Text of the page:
February 22, 2016

Unpublished Black History, NYTimes


The New York Times features Kenneth B. Clark, the first African-American to earn a doctorate in psychology at Columbia University in their series on unpublished black history.


A Scholar at Ease in the Suburbs

By 1969, Kenneth B. Clark had appeared in The New York Times many times, but not like this: at ease, with a cigarette between his lips, as he relaxed with his family in the garden outside his comfortable suburban home in Hastings-on-Hudson, a predominantly white community.

Dr. Clark was a prominent psychologist, scholar and educator. His pioneering research on the destructive effects of school segregation was invoked by the United States Supreme Court in its 1954 Brown v. Board of Education ruling, which deemed segregated schools unconstitutional.

He was the first black president of the American Psychological Association, the first African-American to earn a doctorate in psychology at Columbia University, the first to become a tenured instructor in the City College system of New York. As a national authority on integration, Dr. Clark was consulted by mayors, governors and members of Congress. It is no surprise that his photograph appeared in our pages.

But this image, which has never been published until now, reflects a facet of his life that remained unexplored by The Times back then: how he incorporated his public vision of an integrated society into his personal life. In 1950, Dr. Clark moved his family from Manhattan to the predominantly white suburbs in Westchester County, decades before large numbers of African-Americans embarked on their suburban migration.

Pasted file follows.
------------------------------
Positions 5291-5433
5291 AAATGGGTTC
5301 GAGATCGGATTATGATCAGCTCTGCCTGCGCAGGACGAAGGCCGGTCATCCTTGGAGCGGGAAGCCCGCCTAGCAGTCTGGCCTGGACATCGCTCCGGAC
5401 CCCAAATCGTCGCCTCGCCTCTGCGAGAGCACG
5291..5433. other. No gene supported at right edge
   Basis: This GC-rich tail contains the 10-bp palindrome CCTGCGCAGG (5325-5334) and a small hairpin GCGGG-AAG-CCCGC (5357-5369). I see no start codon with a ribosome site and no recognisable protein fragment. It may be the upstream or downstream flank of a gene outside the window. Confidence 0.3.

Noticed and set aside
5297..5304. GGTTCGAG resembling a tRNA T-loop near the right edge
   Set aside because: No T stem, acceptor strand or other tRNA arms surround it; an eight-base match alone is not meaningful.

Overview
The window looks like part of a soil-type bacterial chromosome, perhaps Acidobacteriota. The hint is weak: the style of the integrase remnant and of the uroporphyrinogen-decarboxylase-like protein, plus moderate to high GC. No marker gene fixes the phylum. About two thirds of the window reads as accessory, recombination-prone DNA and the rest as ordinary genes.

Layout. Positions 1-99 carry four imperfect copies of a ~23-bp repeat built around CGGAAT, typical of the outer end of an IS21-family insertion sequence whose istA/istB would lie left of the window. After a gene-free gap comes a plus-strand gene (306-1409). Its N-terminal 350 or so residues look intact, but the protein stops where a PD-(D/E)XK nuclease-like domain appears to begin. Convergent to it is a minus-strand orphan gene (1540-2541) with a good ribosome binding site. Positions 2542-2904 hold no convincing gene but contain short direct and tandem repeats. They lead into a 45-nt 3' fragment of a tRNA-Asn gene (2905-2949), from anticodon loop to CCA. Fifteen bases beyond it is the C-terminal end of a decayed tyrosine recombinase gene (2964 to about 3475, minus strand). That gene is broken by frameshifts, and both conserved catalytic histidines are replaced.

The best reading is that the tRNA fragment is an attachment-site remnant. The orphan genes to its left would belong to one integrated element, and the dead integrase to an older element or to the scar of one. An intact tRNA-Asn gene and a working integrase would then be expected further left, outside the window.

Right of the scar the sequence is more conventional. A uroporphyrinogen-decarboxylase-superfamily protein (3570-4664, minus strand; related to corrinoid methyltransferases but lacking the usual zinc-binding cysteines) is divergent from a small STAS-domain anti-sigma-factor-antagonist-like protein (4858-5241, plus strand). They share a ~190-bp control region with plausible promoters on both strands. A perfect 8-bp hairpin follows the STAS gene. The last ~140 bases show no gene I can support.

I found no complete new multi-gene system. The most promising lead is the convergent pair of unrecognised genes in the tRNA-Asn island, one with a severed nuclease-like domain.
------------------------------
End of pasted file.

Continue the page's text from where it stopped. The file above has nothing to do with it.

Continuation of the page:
He did so for the same reason that many white professionals decamped from New York City: He wanted better schools for his children. The segregated schools in Harlem were still failing, he explained, despite his efforts to improve them. “My children have only one life,” he said.

This photograph was intended to accompany an article about “middle-class Negroes in suburbia.” The article never ran. But the picture, taken by Eddie Hausner on Oct. 6, 1969, offers a fascinating glimpse of the noted psychologist, who was 55 at the time. The scene looks idyllic. And in some respects, Dr. Clark’s suburban life was idyllic.

The renowned sculptor Jacques Lipchitz, who had a studio in the village, was a friend. The Rev. Dr. Martin Luther King Jr. and James Baldwin were houseguests. Visitors described a home filled with books and African art. “A pleasant place, a pleasant suburb,” said Dr. Clark, describing what first drew him to Hastings-on-Hudson.

But there was a flip side. His daughter, Kate Harris, who appears in this photo, later described feeling cut off and out of place among whites in the community who never fully accepted her. She said she was “good enough” to be named president of her class, but not good enough to be invited to the homes of her white friends for dinner.

Dr. Clark never abandoned his faith in the power of integration, despite his disappointment with the slow pace of change. He didn’t give up on his Westchester suburb, either. In 2005, at the age of 90, he died right here, at home.

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